Scaling Mt. Whitewater
Sunday, August 19, 2007
Floating to the top of Wisp Mountain, through a sky so clear that each green leaf below seems polished, we spot a neoprened surfer type, booties dangling, on the chairlift ahead of us. He has the ripped torso, the tight wet suit and the tousled blond hair -- but dude, which way to the beach?
The gnarly waves break at the top of this Western Maryland ski resort, at the artificial whitewater complex called Adventure Sports Center International (ASCI). As the lift touches down, Bootie Boy walks toward a churning, boulder-rimmed circular channel surrounded by spectators. Some of them snap photos from a bridge while a red raft crashes down a six-foot waterfall below. The riders' screams reach us a half-second behind, as if on an amusement park soundtrack.
Promising the equivalent of scary Class III and IV rapids, the complex pulls paddlers to the peak of a 3,000-foot mountain (by car or that off-season chairlift) and cycles lake water through a 1,700-foot course. Rafters don't go down a river, or even down the mountainside. They loop around a circuit, then repeat, trying to avoid past mistakes.
Think of it as extreme sports for Xbox gamers.
The area around Deep Creek Lake would seem to have more than enough actual whitewater opportunities. Three pristine local rivers, the Cheat, the Savage and the Youghiogheny, offer world-class rafting. But state and federal economic development agencies were lured by a high-tech simulation of the real thing and kicked in to help finance the $24 million project. Adventure Sports shares 25 million gallons from Deep Creek with the Wisp ski resort. In warm weather, water diverted from the creek recirculates through the whitewater course, its turbulence controlled by adjustable pumps. In winter, it's used to make snow.
Some local river outfitters were skeptical about the project; one bluntly called the idea an "environmental abomination." Undeterred, ASCI opened in late June. (It also operates an artificial climbing and biking center four miles down the road, in Fork Run.)
Waves of would-be rafters followed. "We're seeing 200 people a day, six days a week," reports Matt Taylor, director of operations. "After Labor Day, we'll be open Thursday through Sunday. We're planning on staying open through Halloween -- we've got wet suits."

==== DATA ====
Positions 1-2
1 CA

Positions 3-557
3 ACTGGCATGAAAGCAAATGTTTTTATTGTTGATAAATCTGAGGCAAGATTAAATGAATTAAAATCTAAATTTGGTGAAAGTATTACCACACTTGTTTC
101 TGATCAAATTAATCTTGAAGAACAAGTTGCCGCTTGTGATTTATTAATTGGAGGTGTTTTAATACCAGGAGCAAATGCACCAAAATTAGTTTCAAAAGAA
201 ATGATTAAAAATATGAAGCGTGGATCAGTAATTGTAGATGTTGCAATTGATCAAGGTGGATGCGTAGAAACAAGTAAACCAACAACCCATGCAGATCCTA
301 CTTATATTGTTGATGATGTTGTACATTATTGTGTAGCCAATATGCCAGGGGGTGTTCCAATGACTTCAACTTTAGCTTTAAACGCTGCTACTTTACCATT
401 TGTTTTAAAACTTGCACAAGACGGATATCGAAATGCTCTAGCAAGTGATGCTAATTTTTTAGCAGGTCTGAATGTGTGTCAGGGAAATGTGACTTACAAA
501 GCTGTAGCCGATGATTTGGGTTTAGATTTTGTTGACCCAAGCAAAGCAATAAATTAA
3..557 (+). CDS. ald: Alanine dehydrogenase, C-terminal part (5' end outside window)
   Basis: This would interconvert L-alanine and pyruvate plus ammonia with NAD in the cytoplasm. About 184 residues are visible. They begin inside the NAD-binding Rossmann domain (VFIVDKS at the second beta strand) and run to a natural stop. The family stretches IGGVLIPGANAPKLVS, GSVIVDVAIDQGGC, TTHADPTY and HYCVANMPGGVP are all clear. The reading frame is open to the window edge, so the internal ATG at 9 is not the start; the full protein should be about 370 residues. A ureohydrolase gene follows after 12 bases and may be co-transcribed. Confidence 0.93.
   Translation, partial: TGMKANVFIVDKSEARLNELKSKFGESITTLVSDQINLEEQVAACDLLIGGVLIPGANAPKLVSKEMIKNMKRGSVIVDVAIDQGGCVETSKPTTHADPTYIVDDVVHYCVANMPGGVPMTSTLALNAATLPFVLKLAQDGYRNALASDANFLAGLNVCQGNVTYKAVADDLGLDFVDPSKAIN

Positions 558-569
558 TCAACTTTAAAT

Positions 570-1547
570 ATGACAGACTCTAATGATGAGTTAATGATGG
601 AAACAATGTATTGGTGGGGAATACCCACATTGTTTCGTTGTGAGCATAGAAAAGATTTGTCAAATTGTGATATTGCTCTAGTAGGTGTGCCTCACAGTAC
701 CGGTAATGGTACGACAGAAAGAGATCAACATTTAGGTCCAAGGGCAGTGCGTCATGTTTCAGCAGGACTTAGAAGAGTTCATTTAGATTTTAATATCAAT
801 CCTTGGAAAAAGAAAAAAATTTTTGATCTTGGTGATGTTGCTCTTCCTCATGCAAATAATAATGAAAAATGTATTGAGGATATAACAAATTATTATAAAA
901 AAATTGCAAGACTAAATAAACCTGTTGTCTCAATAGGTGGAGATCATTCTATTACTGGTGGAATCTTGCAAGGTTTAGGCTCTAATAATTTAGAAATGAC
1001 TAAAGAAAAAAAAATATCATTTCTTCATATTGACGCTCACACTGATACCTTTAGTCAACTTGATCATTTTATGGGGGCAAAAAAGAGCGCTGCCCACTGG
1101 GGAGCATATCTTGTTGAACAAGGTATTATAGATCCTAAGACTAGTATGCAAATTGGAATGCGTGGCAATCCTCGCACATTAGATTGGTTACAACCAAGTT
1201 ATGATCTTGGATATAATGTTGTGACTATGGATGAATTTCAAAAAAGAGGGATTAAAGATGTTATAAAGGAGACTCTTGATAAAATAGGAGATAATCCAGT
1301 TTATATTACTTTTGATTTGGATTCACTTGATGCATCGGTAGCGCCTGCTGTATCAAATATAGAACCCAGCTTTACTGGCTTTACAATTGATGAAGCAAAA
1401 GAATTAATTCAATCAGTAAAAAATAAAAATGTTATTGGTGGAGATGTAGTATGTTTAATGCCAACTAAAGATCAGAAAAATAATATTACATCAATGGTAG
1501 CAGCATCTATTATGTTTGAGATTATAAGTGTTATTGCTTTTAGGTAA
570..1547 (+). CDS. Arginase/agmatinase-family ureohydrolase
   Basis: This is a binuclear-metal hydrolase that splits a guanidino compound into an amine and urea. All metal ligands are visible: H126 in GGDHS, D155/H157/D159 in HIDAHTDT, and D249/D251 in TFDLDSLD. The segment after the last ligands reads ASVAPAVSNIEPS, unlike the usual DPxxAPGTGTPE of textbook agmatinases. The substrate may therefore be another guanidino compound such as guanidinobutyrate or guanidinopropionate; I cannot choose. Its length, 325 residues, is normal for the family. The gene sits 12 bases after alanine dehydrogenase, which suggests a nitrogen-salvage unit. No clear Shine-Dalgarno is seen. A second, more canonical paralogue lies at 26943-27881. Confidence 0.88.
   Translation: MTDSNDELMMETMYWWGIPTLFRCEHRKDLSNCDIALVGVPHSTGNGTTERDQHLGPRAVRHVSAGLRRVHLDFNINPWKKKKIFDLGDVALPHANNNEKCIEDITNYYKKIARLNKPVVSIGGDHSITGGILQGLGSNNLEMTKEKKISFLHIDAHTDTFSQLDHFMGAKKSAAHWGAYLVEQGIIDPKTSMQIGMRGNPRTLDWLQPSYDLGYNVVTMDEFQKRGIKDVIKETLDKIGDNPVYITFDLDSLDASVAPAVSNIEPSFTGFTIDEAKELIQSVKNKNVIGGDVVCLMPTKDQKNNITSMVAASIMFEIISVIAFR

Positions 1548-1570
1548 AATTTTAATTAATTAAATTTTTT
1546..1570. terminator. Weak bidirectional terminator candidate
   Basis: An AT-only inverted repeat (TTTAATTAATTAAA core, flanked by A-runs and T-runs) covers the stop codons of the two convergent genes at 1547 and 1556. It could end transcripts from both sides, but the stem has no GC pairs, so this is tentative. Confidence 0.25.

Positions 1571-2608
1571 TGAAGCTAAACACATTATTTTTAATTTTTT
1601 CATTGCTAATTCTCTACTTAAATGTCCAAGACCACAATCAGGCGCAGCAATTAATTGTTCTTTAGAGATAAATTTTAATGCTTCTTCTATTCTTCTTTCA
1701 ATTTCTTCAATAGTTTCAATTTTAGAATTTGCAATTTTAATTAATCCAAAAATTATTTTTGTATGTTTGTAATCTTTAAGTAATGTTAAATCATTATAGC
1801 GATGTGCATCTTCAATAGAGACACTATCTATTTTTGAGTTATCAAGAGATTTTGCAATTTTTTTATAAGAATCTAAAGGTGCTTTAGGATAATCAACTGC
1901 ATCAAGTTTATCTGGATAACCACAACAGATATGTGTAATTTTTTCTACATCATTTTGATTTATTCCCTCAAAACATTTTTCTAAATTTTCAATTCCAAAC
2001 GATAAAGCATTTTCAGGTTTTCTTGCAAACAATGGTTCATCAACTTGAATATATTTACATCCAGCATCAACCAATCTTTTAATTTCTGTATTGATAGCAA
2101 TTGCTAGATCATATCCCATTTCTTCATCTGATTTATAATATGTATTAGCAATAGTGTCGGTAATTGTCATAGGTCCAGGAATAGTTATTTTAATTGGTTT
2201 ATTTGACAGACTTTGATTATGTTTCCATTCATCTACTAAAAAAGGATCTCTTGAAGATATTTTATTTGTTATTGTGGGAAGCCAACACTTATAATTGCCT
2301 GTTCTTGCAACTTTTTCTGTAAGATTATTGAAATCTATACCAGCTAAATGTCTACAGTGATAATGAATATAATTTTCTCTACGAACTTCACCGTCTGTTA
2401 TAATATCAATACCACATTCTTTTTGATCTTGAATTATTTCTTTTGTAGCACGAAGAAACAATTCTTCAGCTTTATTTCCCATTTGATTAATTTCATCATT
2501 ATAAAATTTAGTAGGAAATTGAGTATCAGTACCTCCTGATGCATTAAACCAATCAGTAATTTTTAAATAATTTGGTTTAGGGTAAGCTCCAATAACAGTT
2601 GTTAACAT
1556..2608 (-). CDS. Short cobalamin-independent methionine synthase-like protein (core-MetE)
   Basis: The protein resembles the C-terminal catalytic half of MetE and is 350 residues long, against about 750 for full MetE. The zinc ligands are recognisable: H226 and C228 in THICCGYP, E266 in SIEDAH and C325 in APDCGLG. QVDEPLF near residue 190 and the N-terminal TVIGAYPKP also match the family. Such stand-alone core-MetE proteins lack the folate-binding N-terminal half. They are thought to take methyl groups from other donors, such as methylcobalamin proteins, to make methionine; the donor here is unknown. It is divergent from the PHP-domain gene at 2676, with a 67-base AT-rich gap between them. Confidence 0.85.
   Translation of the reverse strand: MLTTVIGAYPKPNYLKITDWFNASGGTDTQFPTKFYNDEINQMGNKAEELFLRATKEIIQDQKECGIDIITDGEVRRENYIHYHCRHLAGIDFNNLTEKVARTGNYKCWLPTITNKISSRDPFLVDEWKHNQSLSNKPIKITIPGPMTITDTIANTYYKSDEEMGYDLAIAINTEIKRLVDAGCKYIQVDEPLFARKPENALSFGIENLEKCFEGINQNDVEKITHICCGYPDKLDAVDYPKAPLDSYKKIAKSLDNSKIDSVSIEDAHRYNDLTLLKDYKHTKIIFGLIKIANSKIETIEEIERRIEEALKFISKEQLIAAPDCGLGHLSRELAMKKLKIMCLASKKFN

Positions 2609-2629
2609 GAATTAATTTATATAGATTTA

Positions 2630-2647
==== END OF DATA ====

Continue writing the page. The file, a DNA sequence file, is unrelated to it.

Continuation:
That's a good thing, as the center's rapids are just as unpredictable as a real river -- only on a strict schedule. "It's the only course in the world with adjustable features," says ASCI safety coordinator Walter Augustine. Other man-made rapids, such as the U.S. National Whitewater Center in Charlotte, can't change the pitch of their drops, or the waves below.
The ASCI course can. It creeps like a lazy August stream in the mornings, when it floats kids as young as 7 in inflatable kayaks. Promptly at 2 p.m., it switches gears, churning 13 million gallons of water to simulate serious swells for the rafts.
My intrepid sister Carol and I arrive for our high-speed afternoon session after a night at the Wisp Resort below.
In the pro shop, the overhead HDTV shows helmeted kayakers in dizzying barrel rolls. The color-coordinated neoprene gear, cool shoes and glossy adventure sports magazines surrounding us suggest that with the proper investment, we, too, can look like the pros. (The center hosted the U.S. whitewater slalom championship Aug. 4). But the posted water temperature is a far-from-hypothermic 75 degrees, and we decide that we can skip the rental wet suits. Our bathing suits and sneakers will take on water equally well.
After a 10-minute introduction to our gear, guide Steve Baughman, 20, confirms our assumption. "Anyone who wants to stay dry, let me know and I'll let you off right now," he promises. Our random group of six is an all-girl band. Teens Sarah and Kelly from Baltimore, mom and daughter Sharon and Rachel from West Virginia, and Carol and I all claim previous rafting experience, if little upper-body strength. Taking our place behind three other rafts in a placid pond, we await the first rapid.